So I think the way we find and share webcomics is easier than ever before! But I do think it has drawbacks for creators who don’t want to be at the mercy of those platforms. Social media is still, and always has been, a great way to get the word out about your webcomic, but more and more social media is stifling posts with off-site links, so that can make it difficult for indie creators too. So hey, if you love a webcomic, sharing its social media posts around is an invaluable way to help it get seen and support your favourite creators!
”Soul to Call” has been running for over seven years. What’ve been some of the joys of working on such a long running series and some of the challenges?
KL: I love my characters and my world a lot, so getting to spend so much time with them is fantastic. I get to watch this little idea I fell in love with all those years ago grow and evolve as time goes on and I improve my craft. Watch it become better and better. I find that very rewarding. Characters will change in ways I didn’t expect when I started, or I’ll discover something new and cool about my universe. It’s constantly evolving. Nothing excites me more than getting a new burst of inspiration that builds upon ideas I’ve been nurturing for years, making them fresh and thrilling all over again. For some people spending so much time on one story might be a drag, but for me I don’t really feel compelled to jump from one idea to another too quickly. I just want to spend time with these characters and let them tell their stories.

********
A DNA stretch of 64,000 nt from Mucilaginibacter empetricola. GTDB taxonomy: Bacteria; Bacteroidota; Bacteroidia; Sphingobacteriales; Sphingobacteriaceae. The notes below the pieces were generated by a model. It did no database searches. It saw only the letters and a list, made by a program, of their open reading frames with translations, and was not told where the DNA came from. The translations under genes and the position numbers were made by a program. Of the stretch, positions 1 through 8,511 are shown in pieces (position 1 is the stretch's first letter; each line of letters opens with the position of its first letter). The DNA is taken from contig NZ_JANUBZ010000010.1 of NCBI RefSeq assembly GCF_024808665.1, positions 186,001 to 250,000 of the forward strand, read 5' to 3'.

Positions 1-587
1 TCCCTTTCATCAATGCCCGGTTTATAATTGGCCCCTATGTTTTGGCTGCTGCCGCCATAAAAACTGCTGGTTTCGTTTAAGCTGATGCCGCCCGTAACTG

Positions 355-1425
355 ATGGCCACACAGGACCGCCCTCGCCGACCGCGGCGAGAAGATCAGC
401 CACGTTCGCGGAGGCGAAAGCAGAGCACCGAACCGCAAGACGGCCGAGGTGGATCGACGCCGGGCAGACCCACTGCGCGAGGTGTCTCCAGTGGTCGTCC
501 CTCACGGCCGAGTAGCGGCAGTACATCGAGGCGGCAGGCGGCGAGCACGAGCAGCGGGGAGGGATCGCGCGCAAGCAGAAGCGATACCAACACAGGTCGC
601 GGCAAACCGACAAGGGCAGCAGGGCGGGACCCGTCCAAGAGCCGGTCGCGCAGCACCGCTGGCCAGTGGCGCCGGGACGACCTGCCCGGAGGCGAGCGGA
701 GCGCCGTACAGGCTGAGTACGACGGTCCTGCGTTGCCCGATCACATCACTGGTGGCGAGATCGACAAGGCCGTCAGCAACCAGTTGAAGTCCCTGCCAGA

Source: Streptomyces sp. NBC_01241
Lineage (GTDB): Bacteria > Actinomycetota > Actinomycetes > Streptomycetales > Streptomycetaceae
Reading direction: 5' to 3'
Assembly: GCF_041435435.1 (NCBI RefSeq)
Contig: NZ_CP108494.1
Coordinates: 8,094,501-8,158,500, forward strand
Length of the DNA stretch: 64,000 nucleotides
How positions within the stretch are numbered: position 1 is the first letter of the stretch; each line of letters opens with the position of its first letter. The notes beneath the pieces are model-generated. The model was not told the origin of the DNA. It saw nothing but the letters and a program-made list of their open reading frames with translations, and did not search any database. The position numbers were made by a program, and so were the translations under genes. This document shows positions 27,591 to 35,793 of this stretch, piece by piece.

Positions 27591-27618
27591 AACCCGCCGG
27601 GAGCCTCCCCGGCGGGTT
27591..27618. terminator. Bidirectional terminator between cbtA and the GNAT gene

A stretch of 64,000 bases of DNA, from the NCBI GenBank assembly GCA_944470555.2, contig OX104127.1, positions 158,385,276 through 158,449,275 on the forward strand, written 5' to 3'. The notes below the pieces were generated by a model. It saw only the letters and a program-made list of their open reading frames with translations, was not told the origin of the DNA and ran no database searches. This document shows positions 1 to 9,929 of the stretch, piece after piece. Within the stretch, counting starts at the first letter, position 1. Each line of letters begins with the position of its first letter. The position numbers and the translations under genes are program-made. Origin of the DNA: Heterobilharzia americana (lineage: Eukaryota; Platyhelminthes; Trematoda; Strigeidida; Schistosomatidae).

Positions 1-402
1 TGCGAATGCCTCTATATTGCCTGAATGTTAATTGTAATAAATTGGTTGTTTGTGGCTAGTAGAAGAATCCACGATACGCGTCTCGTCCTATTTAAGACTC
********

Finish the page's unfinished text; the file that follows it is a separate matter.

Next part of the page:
That said, I can’t say there haven’t been times where I’ve wanted to make huge sweeping changes to the comic, or – god forbid – restart the comic. This is a byproduct of improving as a creator I think. I see all the flaws of past chapters, or things I could do better. And sometimes it’s tempting to call it quits because all I see is the flaws in my sizable page count. And when you have so many years behind you, that’s a lot of flaws to think about!
On the worst days it can make the comic not feel worth going forward with if I can only see a foundation made of mistakes and things I don’t like. But on the good days I’m proud of what I’ve done, and excited to see where it goes.
Do you find that sustaining an atmosphere of horror is difficult over such a long run?